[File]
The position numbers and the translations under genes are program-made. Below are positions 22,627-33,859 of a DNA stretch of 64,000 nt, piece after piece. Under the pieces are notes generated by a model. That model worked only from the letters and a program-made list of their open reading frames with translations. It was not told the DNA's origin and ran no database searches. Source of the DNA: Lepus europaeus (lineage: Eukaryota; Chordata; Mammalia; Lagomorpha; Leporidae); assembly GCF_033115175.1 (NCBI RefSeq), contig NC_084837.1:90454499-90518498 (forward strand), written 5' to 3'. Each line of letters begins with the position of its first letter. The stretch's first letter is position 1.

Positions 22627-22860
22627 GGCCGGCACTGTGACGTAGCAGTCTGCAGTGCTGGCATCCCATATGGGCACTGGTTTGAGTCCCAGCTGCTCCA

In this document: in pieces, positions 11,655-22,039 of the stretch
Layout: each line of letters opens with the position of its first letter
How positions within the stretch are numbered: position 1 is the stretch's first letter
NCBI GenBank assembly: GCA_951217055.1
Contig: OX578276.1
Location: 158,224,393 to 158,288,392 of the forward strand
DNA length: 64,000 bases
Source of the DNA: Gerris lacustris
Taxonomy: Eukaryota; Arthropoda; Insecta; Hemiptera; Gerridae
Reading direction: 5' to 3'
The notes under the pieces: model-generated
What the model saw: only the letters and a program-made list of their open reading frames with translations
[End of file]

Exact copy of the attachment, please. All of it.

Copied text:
The position numbers and the translations under genes are program-made. Below are positions 22,627-33,859 of a DNA stretch of 64,000 nt, piece after piece. Under the pieces are notes generated by a model. That model worked only from the letters and a program-made list of their open reading frames with translations. It was not told the DNA's origin and ran no database searches. Source of the DNA: Lepus europaeus (lineage: Eukaryota; Chordata; Mammalia; Lagomorpha; Leporidae); assembly GCF_033115175.1 (NCBI RefSeq), contig NC_084837.1:90454499-90518498 (forward strand), written 5' to 3'. Each line of letters begins with the position of its first letter. The stretch's first letter is position 1.

Positions 22627-22860
22627 GGCCGGCACTGTGACGTAGCAGTCTGCAGTGCTGGCATCCCATATGGGCACTGGTTTGAGTCCCAGCTGCTCCA

In this document: in pieces, positions 11,655-22,039 of the stretch
Layout: each line of letters opens with the position of its first letter
How positions within the stretch are numbered: position 1 is the stretch's first letter
NCBI GenBank assembly: GCA_951217055.1
Contig: OX578276.1
Location: 158,224,393 to 158,288,392 of the forward strand
DNA length: 64,000 bases
Source of the DNA: Gerris lacustris
Taxonomy: Eukaryota; Arthropoda; Insecta; Hemiptera; Gerridae
Reading direction: 5' to 3'
The notes under the pieces: model-generated
What the model saw: only the letters and a program-made list of their open reading frames with translations